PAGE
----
A few words about elitism: with stochastic selection techniques such as tournament, the best, absolute top individuals in a generation may actually not get selected, by pure chance — it’s unlikely, but it does happen. Elitism bypasses this, and simply decrees that the best must survive, no matter what. Elitism is an exploit technique. It may cause the algorithm to fall into local extremes, missing the global solution. Again, GA is all about exploration. My rather limited experience with GA seems to confirm the idea that an exploit bias is not beneficial for GA. But your mileage may vary; if you like to experiment with algorithm variants, GA gives you many opportunities to do so.

GA has several hyperparameters you can tune:

  • population size (number of individuals)
  • mutation probabilities (per individual, per gene)
  • crossover probability
  • selection strategies, etc.

Running trials by hand with various hyperparameter values is one way to figure out the best code. Or you could encapsulate GA in Optuna and let Optuna work on finding the best hyperparameters — but this is computationally expensive.

Here’s a simple GA code that can be used for feature selection. It uses the deap library, which is very powerful, but the learning curve may be steep. This simple version, however, should be clear enough.

# to maximize the objective
# fitness_weights = 1.0
# to minimize the objective
fitness_weights = -1.0

# copy the original dataframes into local copies, once
X_ga = X.copy()
y_ga = y.copy()

# 'const' (the first column) is not an actual feature, do not include it
X_features = X_ga.columns.to_list()[1:]

del creator.FitnessMax
del creator.Individual
except Exception as e:

creator.create("FitnessMax", base.Fitness, weights=(fitness_weights,))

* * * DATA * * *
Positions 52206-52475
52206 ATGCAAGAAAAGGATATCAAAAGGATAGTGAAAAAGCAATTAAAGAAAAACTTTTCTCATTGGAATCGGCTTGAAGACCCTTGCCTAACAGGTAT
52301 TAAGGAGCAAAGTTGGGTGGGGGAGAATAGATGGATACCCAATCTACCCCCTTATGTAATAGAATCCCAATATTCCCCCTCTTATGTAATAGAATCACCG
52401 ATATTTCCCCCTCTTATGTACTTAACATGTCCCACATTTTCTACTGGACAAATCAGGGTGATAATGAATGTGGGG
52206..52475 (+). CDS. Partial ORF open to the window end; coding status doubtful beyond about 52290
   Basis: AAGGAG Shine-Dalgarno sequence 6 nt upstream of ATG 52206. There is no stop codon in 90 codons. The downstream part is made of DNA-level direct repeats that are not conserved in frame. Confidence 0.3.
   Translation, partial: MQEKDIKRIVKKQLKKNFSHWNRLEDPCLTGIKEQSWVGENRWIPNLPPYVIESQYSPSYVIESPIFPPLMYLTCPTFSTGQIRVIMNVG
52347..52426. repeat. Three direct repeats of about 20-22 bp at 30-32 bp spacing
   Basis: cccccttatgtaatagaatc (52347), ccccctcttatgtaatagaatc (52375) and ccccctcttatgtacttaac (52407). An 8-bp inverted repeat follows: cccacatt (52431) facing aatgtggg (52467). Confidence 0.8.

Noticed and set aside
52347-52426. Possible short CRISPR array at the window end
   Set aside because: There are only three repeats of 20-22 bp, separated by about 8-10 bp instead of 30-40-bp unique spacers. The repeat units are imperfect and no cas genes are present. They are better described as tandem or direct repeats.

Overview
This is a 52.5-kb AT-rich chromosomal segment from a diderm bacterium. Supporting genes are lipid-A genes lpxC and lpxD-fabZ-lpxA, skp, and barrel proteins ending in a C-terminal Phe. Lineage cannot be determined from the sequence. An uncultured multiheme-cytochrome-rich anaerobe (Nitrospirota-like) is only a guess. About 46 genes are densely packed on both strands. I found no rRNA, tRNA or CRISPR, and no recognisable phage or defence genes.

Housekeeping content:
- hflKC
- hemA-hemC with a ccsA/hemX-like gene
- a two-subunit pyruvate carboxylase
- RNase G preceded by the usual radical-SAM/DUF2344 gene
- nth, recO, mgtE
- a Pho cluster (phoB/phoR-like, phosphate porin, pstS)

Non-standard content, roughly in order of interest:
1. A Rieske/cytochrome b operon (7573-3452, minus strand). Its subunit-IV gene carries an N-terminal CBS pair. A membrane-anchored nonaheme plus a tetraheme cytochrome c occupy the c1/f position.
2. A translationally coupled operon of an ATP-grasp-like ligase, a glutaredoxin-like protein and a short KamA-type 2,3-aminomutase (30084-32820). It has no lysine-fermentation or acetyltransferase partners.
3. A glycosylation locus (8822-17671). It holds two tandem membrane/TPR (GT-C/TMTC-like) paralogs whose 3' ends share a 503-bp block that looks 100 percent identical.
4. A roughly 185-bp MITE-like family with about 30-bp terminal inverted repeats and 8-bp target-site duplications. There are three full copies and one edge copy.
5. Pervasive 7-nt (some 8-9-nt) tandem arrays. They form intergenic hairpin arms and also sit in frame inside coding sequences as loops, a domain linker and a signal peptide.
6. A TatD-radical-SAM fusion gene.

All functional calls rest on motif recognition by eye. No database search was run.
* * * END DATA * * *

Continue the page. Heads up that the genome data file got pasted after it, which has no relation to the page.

"Individual", array.array, typecode='b', fitness=creator.FitnessMax

del toolbox
except Exception as e:

toolbox = base.Toolbox()
# Attribute generator
toolbox.register("attr_bool", random.randint, 0, 1)
# Structure initializers
toolbox.register("population", tools.initRepeat, list, toolbox.individual)

def evalOneMax(individual):
# objective function
# create True/False selector list for features
# and add True at the start for 'const'
cols_select = [True] + [i == 1 for i in list(individual)]
# fit model using the features selected from the individual
lin_mod = sm.OLS(y_ga, X_ga.loc[:, cols_select], hasconst=True).fit()
return (lin_mod.bic,)

toolbox.register("evaluate", evalOneMax)
toolbox.register("mate", tools.cxTwoPoint)
toolbox.register("mutate", tools.mutFlipBit, indpb=0.05)
toolbox.register("select", tools.selTournament, tournsize=3)

pop = toolbox.population(n=300)
hof = tools.HallOfFame(1)
pop, log = algorithms.eaSimple(
pop, toolbox, cxpb=0.5, mutpb=0.2, ngen=10, halloffame=hof, verbose=True

best_individual_ga_small = list(hof[0])
best_features_ga_small = [
X_features[i] for i, val in enumerate(best_individual_ga_small) if val == 1
best_objective_ga_small = (
sm.OLS(y_ga, X_ga[['const'] + best_features_ga_small], hasconst=True)
print(f'best objective: {best_objective_ga_small}')
print(f'best features: {best_features_ga_small}')

The code creates the objects that define an individual and the whole population, along with the strategies used for evaluation (objective function), crossover / mating, mutation, and selection. It starts with a population of 300 individuals, and then calls eaSimple() (a canned sequence of crossover, mutation, selection) which runs for only 10 generations, for simplicity. Hall of fame with a size of 1 is defined, where the absolute best individual is preserved against being accidentally mutated / skipped during selection, etc.

Hall of fame is not elitism. Hall of fame copies the best individual from the population, and only keeps the copy in a tin can. Elitism preserves the best individual in the population from one generation to the next.

This simple code is easy to understand, but inefficient. Check the notebook in the repository for a more complex version of the GA code, which I am not going to quote here. However, running the more complex, optimized code from the notebook for 1000 generations produces these results:

best objective:  33705.569572544795
best generation: 787
objective runs: 600525
time to best: 157.604 sec

And here’s the entire history of the full, optimized GA code from the notebook, running for 1000 generations, trying to find the best features. From left to right, the heatmap indicates the popularity of each feature within the population across generations (brighter shade = more popular). You can see how some features are always popular, others are rejected quickly, while yet others may become more popular or less popular as time goes by.